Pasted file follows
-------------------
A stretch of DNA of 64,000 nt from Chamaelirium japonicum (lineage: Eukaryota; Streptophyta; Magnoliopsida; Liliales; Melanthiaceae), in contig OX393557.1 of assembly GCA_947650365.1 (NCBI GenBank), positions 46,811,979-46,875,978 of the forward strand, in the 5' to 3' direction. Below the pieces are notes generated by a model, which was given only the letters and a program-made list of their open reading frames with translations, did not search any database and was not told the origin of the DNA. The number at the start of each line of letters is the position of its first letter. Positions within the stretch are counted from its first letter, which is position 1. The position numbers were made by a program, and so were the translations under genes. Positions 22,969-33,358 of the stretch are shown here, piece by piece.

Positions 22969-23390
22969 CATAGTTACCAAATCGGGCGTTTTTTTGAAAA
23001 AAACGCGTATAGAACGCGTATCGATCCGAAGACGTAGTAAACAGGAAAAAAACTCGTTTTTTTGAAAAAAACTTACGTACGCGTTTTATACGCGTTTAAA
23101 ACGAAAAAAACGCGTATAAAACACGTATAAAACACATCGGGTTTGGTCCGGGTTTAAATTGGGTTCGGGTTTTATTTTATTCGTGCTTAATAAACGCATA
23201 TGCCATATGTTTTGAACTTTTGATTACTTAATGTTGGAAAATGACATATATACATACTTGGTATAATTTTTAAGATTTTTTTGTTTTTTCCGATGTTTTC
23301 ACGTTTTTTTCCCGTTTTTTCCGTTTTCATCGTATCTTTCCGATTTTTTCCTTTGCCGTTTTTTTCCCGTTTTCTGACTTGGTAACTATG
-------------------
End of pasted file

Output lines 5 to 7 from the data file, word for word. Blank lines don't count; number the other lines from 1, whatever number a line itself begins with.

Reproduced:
23101 ACGAAAAAAACGCGTATAAAACACGTATAAAACACATCGGGTTTGGTCCGGGTTTAAATTGGGTTCGGGTTTTATTTTATTCGTGCTTAATAAACGCATA
23201 TGCCATATGTTTTGAACTTTTGATTACTTAATGTTGGAAAATGACATATATACATACTTGGTATAATTTTTAAGATTTTTTTGTTTTTTCCGATGTTTTC
23301 ACGTTTTTTTCCCGTTTTTTCCGTTTTCATCGTATCTTTCCGATTTTTTCCTTTGCCGTTTTTTTCCCGTTTTCTGACTTGGTAACTATG